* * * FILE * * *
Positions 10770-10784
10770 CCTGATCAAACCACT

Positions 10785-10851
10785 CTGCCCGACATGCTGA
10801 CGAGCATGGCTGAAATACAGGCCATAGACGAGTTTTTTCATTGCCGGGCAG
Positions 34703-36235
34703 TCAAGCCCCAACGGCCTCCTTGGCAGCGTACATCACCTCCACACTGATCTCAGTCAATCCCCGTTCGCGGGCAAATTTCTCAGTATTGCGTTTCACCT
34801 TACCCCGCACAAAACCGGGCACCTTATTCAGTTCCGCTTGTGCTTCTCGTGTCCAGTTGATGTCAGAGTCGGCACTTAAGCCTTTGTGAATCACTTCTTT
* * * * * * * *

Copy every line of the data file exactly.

Positions 10770-10784
10770 CCTGATCAAACCACT

Positions 10785-10851
10785 CTGCCCGACATGCTGA
10801 CGAGCATGGCTGAAATACAGGCCATAGACGAGTTTTTTCATTGCCGGGCAG
Positions 34703-36235
34703 TCAAGCCCCAACGGCCTCCTTGGCAGCGTACATCACCTCCACACTGATCTCAGTCAATCCCCGTTCGCGGGCAAATTTCTCAGTATTGCGTTTCACCT
34801 TACCCCGCACAAAACCGGGCACCTTATTCAGTTCCGCTTGTGCTTCTCGTGTCCAGTTGATGTCAGAGTCGGCACTTAAGCCTTTGTGAATCACTTCTTT